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Author Topic: HIV from Masturbation  (Read 1823 times)

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Offline Rob142832

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HIV from Masturbation
« on: October 23, 2013, 08:22:53 AM »
I have a question. About two weeks ago I received a handjob from a prostitute. She used her vaginal fluids from masturbating herself to masturbate me. I am having issues with frequent urination and tingling. I went to the doctor and I was diagnosed with urethritis and not from other stds as I was checked. He did not seem concerned with HIV. Do I need to test for HIV after this incident?  Obviously something made its way into my urethra. Thanks in advance for your responses. I'm very concerned after this. Can I have safe sex with my girlfriend?

Online Andy Velez

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Re: HIV from Masturbation
« Reply #1 on: October 23, 2013, 08:31:57 AM »
Rob, you are worrying needlessly about HIV. It's a fragile virus and is not transmitted in a fiable form in the manner you are concerned about. In fact the only confirmed risks for the sexual transmission of HIV are unprotected vaginal and anal intercourse. As long as condoms are always used correctly for those activities you will be well protected.

Our focus is strictly on HIV only. Other stds are much easier to acquire so it's good you checked things out with your doctor. From what you are reporting and your checkup I don't see any reason to be concerned about safe sex with your gf.

Andy Velez

Offline Rob142832

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Re: HIV from Masturbation
« Reply #2 on: October 23, 2013, 08:38:01 AM »
Thanks Andy that makes me feel a lot better.  It's hard to wrap my brain around it as she used her vaginal fluids to masturbate me.  It was only a matter of a few seconds she went from masturbating herself to then doing it to me. 

Online Jeff G

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Re: HIV from Masturbation
« Reply #3 on: October 23, 2013, 08:45:30 AM »
The fluid a woman produces when sexually excited comes from the Bartholin's glands, located on either side of the vaginal opening. I have yet to discover one shred of evidence (and believe me, I've looked) that shows this lubricating fluid to have any more hiv present than other bodily secretions such as saliva, sweat or tears. Saliva, sweat and tears are NOT infectious fluids.

The fluids you were in contact with are not infectious for HIV . The female secretion where hiv has been shown to be present is the cervicovaginal fluid. This fluid is actually a thick mucus that covers and protects the cervix and you were no where near the cervix .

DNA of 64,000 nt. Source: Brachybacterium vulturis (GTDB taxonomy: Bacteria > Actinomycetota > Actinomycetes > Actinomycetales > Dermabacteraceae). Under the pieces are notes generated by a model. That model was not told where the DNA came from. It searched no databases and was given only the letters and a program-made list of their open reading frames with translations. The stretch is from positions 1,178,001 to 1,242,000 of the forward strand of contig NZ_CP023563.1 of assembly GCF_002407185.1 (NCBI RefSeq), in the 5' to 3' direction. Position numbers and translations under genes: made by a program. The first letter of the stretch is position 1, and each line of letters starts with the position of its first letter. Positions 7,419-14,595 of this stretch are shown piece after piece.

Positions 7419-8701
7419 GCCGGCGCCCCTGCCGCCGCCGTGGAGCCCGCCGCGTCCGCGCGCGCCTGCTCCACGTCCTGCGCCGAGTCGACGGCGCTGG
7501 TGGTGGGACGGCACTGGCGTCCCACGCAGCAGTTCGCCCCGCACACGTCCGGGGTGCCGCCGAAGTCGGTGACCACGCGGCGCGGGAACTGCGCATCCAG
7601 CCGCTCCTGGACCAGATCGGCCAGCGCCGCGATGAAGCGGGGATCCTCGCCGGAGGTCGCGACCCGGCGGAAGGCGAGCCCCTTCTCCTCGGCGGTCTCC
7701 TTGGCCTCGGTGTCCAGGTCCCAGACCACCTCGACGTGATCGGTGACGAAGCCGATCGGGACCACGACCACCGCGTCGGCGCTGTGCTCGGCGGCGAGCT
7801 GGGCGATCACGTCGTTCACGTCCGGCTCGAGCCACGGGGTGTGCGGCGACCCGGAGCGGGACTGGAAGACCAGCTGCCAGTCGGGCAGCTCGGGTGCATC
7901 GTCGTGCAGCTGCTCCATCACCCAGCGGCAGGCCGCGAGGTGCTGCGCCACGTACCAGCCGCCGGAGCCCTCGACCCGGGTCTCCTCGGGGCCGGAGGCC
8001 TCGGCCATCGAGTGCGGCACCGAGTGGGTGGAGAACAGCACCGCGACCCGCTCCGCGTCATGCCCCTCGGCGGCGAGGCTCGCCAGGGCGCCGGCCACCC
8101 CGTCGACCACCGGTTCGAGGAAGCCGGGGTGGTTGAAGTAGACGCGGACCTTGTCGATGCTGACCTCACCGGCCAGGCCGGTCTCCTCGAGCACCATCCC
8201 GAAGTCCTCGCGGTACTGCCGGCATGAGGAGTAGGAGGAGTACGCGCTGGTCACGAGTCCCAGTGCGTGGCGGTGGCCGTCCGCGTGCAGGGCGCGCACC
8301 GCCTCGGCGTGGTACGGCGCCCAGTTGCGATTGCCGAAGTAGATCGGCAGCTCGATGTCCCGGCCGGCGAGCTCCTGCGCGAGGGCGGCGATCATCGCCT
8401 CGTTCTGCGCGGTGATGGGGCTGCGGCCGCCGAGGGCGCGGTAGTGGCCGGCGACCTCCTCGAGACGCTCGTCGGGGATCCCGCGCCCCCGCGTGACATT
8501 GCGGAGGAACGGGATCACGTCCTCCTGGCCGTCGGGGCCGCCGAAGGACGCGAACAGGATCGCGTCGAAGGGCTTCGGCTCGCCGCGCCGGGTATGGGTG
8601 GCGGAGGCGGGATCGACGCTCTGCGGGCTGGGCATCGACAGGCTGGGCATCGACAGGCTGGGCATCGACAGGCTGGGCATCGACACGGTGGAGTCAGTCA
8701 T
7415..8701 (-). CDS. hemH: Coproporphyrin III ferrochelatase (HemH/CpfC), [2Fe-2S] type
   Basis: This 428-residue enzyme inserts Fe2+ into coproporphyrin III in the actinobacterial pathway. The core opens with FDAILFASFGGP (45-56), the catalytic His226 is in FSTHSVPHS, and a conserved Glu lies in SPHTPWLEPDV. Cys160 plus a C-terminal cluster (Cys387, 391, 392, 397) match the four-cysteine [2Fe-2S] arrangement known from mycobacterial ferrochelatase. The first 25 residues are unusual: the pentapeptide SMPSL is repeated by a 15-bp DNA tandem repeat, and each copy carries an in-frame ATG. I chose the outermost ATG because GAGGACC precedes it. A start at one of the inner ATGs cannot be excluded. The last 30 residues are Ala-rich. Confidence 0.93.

Its the same reason why lesbians do not transmit HIV during cunnilingus .

Offline Rob142832

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Re: HIV from Masturbation
« Reply #4 on: October 23, 2013, 08:50:19 AM »
Thanks Jeff. What if some of the other fluid got mixed into the fluid that was used to masturbate me?  Would there be a chance then?  Does the virus immediately die when it hits the air?  I tested for HIV this past January and it was negative obviously and haven't had even one risky event since this and now I am freaking out!

Online Jeff G

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Re: HIV from Masturbation
« Reply #5 on: October 23, 2013, 08:57:39 AM »
Rob my friend , you did not have a risk , not in the slightest . If you had a risk we would be falling over each other trying to get you to test for HIV .   

Anyone who is sexually active should be having a full sexual health care check-up, including but not limited to hiv testing, at least once a year and more often if unprotected intercourse occurs.

If you aren't already having regular, routine check-ups, now is the time to start. As long as you make sure condoms are being used for intercourse, you can fully expect your routine hiv tests to return with negative results.

Don't forget to always get checked for all the other sexually transmitted infections as well, because they are MUCH easier to transmit than hiv. Some of the other STIs can be present with no obvious symptoms, so the only way to know for sure is to test.

Use condoms for anal or vaginal intercourse, correctly and consistently, and you will avoid hiv infection. It really is that simple!

If you cant accept the fact you did not have a risk then go test for peace of mind . You can do so at 6 weeks past any possible exposure and again at 3 months to confirm the results . It will be negative if this is your only concern . 

 


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